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Apple doesn't want developers using violent images to promote their games

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Even if it's pixel art

Apple doesn't exactly have the most open-minded view when it comes to the kind of content that can be featured in games, and it looks like that extends to how developers promote those games as well. According to several developers who spoke to Pocket Gamer, Apple is now rejecting games that feature violent imagery like guns in their app icon or promotional screenshots.

The just-launched mobile shooter Tempo, for instance, was forced to blur out all guns in its screenshots in order to be accepted. The developers behind Rooster Teeth vs. Zombiens, meanwhile, had to remove a toy gun from the game's icon and replace it with a baseball bat.

According to the developer of Gunslugs 2, Apple rejected an update to the game because of a screenshot depicting pixelated violence. "The above screenshot is the reason that Gunslugs 2 is not receiving the big update on iPhone and iPad," they wrote. "This same screenshot has been there since the original release of the game which didn't prove any problem and was approved without any issues or delays. It has even been there during the 'best new games' feature on the front page of iTunes."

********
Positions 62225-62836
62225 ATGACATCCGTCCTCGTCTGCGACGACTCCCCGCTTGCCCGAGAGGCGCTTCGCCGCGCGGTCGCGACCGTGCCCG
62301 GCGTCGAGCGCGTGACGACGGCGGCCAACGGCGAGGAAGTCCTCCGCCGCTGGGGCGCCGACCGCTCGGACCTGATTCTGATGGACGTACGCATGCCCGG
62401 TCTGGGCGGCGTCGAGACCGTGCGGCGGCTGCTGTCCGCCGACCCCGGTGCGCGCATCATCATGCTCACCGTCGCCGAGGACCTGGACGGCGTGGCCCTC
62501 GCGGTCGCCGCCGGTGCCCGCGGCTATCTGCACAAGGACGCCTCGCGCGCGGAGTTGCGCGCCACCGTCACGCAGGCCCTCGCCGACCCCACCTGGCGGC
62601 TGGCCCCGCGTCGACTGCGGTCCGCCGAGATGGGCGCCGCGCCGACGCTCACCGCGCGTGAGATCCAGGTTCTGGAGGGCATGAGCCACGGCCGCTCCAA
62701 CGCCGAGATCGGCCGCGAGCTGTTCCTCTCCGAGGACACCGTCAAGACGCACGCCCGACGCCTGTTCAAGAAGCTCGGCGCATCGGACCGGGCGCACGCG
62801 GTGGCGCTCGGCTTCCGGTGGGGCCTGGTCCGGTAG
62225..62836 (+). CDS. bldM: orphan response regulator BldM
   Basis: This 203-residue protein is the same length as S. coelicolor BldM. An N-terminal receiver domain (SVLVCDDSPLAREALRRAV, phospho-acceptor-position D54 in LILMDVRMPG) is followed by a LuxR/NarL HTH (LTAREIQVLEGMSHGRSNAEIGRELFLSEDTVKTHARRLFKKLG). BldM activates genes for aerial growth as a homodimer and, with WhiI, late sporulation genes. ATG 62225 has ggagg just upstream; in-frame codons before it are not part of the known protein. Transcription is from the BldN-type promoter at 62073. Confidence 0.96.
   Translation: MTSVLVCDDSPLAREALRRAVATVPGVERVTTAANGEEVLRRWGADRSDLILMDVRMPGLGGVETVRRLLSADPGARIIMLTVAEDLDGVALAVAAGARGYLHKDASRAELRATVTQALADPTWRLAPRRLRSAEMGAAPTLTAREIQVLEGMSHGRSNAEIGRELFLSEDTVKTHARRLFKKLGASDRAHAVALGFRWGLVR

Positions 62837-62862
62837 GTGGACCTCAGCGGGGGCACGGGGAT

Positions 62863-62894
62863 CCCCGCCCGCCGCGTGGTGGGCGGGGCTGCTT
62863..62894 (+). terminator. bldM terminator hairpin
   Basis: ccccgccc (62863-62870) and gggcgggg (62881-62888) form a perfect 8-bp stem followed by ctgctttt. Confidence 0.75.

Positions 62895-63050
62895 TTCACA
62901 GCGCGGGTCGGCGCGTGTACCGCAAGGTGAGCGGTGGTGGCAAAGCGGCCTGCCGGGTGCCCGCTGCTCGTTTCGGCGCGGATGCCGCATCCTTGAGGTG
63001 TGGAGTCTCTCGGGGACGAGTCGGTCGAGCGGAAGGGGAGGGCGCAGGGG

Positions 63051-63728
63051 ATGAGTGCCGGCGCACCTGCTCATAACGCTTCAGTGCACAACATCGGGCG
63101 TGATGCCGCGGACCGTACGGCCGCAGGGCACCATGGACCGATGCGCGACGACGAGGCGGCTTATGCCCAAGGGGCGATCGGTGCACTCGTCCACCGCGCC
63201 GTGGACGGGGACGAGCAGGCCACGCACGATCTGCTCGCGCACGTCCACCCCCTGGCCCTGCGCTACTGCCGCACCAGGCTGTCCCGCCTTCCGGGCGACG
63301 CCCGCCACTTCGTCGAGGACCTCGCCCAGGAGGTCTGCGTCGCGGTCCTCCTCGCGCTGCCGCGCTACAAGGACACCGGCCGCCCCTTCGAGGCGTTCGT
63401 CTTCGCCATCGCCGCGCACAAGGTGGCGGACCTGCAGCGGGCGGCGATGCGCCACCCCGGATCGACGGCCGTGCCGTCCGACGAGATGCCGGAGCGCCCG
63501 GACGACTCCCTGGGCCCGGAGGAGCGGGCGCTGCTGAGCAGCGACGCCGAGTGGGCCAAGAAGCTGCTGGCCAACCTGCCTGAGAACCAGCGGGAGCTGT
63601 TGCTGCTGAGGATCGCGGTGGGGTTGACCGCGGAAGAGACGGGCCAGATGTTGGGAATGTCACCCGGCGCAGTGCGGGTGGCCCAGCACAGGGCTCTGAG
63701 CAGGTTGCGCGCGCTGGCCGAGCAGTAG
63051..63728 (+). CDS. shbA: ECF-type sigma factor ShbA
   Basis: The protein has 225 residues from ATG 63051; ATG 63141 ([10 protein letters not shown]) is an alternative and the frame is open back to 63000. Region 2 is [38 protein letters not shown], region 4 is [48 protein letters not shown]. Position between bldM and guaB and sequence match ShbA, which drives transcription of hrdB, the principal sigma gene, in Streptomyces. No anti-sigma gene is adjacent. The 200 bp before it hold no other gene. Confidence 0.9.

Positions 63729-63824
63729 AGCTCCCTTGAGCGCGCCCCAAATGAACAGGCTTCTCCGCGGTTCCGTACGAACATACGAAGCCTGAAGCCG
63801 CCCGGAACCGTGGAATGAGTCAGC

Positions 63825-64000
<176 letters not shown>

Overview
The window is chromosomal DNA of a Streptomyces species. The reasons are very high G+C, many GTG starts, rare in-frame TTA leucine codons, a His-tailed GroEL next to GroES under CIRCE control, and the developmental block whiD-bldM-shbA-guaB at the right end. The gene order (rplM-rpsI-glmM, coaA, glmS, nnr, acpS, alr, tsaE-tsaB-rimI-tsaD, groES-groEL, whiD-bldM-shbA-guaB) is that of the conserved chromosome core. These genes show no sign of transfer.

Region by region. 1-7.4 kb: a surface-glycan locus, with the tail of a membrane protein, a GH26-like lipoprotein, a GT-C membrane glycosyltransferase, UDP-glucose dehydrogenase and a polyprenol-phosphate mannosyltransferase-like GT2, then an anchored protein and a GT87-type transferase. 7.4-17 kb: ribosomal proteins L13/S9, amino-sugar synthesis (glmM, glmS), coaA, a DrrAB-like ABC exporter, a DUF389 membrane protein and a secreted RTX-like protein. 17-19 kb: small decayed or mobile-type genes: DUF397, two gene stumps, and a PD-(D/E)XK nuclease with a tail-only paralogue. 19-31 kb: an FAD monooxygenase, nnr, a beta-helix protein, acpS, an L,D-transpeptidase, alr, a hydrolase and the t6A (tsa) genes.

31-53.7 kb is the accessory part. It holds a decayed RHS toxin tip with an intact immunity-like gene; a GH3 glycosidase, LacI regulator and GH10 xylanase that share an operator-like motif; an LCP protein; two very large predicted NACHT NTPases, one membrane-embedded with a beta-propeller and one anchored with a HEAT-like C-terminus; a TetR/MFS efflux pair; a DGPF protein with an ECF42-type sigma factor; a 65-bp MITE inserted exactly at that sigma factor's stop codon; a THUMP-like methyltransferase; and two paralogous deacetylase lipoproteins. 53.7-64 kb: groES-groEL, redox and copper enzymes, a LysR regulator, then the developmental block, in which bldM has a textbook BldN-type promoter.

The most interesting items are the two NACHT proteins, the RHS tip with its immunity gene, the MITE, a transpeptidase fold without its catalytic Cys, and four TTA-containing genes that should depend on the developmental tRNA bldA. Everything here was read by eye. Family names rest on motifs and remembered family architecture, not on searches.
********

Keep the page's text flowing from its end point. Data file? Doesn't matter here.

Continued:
Tempo

Developers are naturally being quiet about the situation, for fear of angering Apple, but it appears to be a relatively recent phenomenon. One unnamed developer said that Apple doesn't want any imagery that will "show violence against a human being." It also appears that the reasoning behind rejecting games isn't always clear cut — the developer behind Gunslugs 2 has since said that the game was eventually "re-reviewed and approved without any changes" after complaints were filed. The decisions don't appear to be based on the content of the games themselves, but simply how they're promoted in the App Store.

This isn't the first time that Apple has found itself at odds with game developers. Last December Papers, Please was released on iPad, but it didn't feature the nudity found in the original PC game because Apple had rejected the original version. Eventually Apple reversed its decision and the full, uncensored version of the game made it to the App Store. While it can be frustrating, Apple also makes it clear that it views games differently than other kinds of media, stating in its review guidelines that "it can get complicated, but we have decided to not allow certain kinds of content in the App Store."